His Reith lectures were called The Englishness of English Art. They are fairly demanding for radio, unless you know the artists. You can hear all of them here, but we really need a YouTube illustrated version. There is an illustrated book.
The Geography of Art
Hogarth and Observed Life
Reynolds and Detachment
Blake and the Planing Line
Constable and the Pursuit of Nature
Architecture and Planning: The Functional Approach
Alexander Cozens as the first abstract expressionist. Impressionists in the 1860s?
I associate Pevsner with the early post-war years. A certain exiguousness in those years suited the style of English country houses, but encouraged an unhealthy preference for the threadbare, for buckets catching leaks, over the vulgarity of a place “done up”. A fear developed that doing a place up to modern standards would urbanise it, make it turn in on itself, alienate it from the landscape.
Over-restoration, the removal of the effects of time on buildings, is, in fact, a German habit. Perhaps Pevsner enjoyed rural England’s comparative immunity from it.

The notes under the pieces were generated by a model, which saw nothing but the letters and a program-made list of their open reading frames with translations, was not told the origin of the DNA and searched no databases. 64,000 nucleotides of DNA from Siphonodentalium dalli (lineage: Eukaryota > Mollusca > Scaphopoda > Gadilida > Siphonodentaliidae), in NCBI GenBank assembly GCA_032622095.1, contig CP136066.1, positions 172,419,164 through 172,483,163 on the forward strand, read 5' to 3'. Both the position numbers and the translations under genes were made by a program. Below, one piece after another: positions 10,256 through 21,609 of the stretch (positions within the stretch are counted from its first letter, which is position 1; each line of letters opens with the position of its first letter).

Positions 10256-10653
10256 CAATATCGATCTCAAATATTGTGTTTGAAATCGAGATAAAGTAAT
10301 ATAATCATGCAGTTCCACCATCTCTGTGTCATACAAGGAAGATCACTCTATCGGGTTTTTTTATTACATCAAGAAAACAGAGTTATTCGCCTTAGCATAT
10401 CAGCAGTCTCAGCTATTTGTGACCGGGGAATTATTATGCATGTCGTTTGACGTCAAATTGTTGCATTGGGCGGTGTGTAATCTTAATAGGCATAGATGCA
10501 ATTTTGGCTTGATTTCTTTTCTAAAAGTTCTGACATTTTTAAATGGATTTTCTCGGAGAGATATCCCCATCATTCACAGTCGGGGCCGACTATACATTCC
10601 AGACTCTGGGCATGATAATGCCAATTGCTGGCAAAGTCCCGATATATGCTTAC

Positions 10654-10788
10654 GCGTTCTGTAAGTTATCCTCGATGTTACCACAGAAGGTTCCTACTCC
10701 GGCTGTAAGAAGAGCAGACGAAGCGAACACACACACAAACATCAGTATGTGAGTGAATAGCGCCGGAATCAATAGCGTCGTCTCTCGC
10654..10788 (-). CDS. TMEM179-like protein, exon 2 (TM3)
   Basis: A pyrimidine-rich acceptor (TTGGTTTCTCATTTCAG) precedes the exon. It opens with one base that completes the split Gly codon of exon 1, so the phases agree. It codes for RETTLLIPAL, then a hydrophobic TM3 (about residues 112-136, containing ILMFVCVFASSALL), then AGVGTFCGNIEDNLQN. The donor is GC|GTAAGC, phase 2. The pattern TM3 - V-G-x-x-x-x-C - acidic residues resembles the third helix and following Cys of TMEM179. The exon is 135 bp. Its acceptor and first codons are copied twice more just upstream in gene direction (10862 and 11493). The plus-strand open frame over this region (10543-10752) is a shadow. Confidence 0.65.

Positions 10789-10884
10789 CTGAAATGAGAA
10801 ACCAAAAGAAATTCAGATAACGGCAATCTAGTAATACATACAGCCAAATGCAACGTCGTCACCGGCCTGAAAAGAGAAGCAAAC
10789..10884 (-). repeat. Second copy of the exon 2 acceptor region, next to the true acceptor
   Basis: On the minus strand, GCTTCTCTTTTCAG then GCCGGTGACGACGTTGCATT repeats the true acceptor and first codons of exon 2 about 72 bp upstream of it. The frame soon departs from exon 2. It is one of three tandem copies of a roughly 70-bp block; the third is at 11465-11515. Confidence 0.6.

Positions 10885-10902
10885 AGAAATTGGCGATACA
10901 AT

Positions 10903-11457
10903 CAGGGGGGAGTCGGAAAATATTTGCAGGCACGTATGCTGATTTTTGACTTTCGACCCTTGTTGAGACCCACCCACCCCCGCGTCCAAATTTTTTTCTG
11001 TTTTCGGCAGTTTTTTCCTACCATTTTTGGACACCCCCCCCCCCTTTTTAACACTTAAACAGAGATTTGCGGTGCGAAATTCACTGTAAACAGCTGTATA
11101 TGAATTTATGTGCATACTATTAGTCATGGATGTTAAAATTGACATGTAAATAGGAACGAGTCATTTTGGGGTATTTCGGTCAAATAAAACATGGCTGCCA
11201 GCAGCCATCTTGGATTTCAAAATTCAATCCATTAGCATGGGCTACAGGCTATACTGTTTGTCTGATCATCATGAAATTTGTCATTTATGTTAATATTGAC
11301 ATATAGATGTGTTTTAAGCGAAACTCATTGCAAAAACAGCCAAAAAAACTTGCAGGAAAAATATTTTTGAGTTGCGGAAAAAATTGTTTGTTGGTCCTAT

Urban buildings can also lose their history. When the oldest restaurant in London, Rules, installed halogen “downlighting”, it immediately lost all its feeling of age. It is hard to say why that small change seemed such a serious offence against history, but it did.
Simon Schama talks to the 94-year old Eric Hobsbawm at Hobsbawm’s house in Hampstead. At BBC iPlayer until April 21.
When I was growing up, there was much more of this kind of thing on BBC radio, because more of these educated central Europeans, exiles and children of exiles, were still living. They lent a certain flavour to postwar English life, and to the BBC itself, as staff and as subjects. Many lived in Hampstead. Hobsbawm and Alfred Brendel must be the last two still there. I lived for a time in my twenties in part of the Hampstead house of one of them, Fred Uhlman.